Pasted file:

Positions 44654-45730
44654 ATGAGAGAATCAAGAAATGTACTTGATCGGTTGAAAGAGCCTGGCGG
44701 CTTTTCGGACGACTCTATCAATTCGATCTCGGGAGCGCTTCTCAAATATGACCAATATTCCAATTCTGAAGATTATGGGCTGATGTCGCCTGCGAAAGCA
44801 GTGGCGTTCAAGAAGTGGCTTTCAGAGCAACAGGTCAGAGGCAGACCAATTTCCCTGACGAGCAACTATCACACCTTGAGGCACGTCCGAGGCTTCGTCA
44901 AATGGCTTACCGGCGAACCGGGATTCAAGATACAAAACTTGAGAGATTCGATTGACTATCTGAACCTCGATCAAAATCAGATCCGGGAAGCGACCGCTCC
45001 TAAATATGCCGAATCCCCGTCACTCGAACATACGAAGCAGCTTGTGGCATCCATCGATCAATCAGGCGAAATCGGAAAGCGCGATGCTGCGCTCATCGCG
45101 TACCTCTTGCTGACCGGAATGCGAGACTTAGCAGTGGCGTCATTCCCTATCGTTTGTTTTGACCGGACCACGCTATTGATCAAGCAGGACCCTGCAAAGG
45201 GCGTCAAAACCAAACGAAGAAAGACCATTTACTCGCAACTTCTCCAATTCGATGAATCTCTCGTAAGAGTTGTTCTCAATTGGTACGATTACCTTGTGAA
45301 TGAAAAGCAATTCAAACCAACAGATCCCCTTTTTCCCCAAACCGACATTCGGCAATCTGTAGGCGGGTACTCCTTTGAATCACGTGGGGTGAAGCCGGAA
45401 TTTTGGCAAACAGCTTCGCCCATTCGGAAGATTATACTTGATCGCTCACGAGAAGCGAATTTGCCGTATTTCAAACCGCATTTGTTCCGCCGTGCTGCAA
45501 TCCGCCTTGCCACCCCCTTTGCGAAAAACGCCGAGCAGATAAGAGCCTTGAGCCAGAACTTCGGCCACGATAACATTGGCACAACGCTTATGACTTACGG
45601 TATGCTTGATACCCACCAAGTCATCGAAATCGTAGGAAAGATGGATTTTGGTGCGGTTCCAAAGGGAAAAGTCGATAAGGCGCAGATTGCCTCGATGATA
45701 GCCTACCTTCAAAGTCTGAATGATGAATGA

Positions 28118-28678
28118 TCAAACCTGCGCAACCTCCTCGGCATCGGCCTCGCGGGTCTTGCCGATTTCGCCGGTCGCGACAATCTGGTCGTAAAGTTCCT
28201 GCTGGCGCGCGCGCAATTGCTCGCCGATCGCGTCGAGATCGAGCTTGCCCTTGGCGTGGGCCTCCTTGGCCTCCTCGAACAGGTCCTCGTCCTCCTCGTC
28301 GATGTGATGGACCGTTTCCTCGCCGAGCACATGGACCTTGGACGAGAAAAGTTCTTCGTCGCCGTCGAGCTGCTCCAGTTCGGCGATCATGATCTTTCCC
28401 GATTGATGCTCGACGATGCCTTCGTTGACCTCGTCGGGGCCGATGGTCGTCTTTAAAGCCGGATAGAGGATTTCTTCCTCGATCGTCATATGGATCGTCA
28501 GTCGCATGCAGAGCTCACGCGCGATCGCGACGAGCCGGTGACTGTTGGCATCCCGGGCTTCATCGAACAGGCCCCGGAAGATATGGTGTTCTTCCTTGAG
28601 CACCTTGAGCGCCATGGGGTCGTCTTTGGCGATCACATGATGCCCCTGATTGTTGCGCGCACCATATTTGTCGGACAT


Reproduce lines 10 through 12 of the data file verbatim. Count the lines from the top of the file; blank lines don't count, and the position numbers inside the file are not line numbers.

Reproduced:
45401 TTTTGGCAAACAGCTTCGCCCATTCGGAAGATTATACTTGATCGCTCACGAGAAGCGAATTTGCCGTATTTCAAACCGCATTTGTTCCGCCGTGCTGCAA
45501 TCCGCCTTGCCACCCCCTTTGCGAAAAACGCCGAGCAGATAAGAGCCTTGAGCCAGAACTTCGGCCACGATAACATTGGCACAACGCTTATGACTTACGG
45601 TATGCTTGATACCCACCAAGTCATCGAAATCGTAGGAAAGATGGATTTTGGTGCGGTTCCAAAGGGAAAAGTCGATAAGGCGCAGATTGCCTCGATGATA